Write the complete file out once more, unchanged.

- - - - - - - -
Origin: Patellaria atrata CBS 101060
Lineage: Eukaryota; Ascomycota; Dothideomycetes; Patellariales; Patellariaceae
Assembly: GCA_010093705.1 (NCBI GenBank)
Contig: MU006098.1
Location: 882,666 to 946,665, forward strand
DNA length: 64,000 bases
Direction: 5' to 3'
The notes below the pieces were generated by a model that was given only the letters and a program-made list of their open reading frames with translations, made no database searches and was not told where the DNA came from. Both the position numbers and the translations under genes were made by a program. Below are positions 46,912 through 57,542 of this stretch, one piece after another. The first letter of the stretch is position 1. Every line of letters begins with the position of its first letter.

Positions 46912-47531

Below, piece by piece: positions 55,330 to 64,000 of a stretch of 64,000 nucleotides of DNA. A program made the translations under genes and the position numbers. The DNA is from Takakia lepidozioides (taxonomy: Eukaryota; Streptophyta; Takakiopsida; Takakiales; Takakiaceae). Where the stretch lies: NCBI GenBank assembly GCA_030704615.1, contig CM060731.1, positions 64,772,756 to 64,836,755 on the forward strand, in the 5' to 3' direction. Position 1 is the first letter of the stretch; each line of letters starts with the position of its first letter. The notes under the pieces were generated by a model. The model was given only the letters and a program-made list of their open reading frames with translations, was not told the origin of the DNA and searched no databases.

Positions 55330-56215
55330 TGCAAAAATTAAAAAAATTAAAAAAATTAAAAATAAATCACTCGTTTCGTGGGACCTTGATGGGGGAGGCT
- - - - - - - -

Origin: Patellaria atrata CBS 101060
Lineage: Eukaryota; Ascomycota; Dothideomycetes; Patellariales; Patellariaceae
Assembly: GCA_010093705.1 (NCBI GenBank)
Contig: MU006098.1
Location: 882,666 to 946,665, forward strand
DNA length: 64,000 bases
Direction: 5' to 3'
The notes below the pieces were generated by a model that was given only the letters and a program-made list of their open reading frames with translations, made no database searches and was not told where the DNA came from. Both the position numbers and the translations under genes were made by a program. Below are positions 46,912 through 57,542 of this stretch, one piece after another. The first letter of the stretch is position 1. Every line of letters begins with the position of its first letter.

Positions 46912-47531

Below, piece by piece: positions 55,330 to 64,000 of a stretch of 64,000 nucleotides of DNA. A program made the translations under genes and the position numbers. The DNA is from Takakia lepidozioides (taxonomy: Eukaryota; Streptophyta; Takakiopsida; Takakiales; Takakiaceae). Where the stretch lies: NCBI GenBank assembly GCA_030704615.1, contig CM060731.1, positions 64,772,756 to 64,836,755 on the forward strand, in the 5' to 3' direction. Position 1 is the first letter of the stretch; each line of letters starts with the position of its first letter. The notes under the pieces were generated by a model. The model was given only the letters and a program-made list of their open reading frames with translations, was not told the origin of the DNA and searched no databases.

Positions 55330-56215
55330 TGCAAAAATTAAAAAAATTAAAAAAATTAAAAATAAATCACTCGTTTCGTGGGACCTTGATGGGGGAGGCT